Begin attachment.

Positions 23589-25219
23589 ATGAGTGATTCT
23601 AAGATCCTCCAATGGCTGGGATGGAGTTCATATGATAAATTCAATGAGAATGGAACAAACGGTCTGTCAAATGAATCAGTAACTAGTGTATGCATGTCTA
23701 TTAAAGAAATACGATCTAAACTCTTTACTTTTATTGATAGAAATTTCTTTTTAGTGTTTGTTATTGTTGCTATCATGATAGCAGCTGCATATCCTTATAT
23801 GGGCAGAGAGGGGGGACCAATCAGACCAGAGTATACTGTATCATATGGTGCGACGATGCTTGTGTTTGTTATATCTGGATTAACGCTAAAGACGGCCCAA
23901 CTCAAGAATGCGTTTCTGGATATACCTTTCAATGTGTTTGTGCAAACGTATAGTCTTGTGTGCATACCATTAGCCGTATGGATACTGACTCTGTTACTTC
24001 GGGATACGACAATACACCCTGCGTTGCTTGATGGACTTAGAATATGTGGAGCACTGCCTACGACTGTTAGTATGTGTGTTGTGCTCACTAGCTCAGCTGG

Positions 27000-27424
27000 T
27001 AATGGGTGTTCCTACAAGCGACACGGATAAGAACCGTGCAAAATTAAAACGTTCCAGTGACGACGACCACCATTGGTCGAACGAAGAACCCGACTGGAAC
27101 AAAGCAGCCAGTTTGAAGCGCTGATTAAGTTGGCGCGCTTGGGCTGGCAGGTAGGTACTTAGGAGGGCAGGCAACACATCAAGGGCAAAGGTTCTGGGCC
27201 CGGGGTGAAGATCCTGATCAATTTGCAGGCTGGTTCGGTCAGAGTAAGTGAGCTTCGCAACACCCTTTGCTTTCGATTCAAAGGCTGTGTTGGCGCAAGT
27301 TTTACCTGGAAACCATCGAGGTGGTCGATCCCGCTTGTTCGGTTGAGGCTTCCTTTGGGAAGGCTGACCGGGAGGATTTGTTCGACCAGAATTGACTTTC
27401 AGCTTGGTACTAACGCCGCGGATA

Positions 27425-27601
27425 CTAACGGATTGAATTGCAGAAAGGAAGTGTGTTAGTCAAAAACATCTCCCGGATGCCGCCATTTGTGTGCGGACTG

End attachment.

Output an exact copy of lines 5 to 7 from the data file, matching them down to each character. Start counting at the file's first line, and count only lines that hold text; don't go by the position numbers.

23801 GGGCAGAGAGGGGGGACCAATCAGACCAGAGTATACTGTATCATATGGTGCGACGATGCTTGTGTTTGTTATATCTGGATTAACGCTAAAGACGGCCCAA
23901 CTCAAGAATGCGTTTCTGGATATACCTTTCAATGTGTTTGTGCAAACGTATAGTCTTGTGTGCATACCATTAGCCGTATGGATACTGACTCTGTTACTTC
24001 GGGATACGACAATACACCCTGCGTTGCTTGATGGACTTAGAATATGTGGAGCACTGCCTACGACTGTTAGTATGTGTGTTGTGCTCACTAGCTCAGCTGG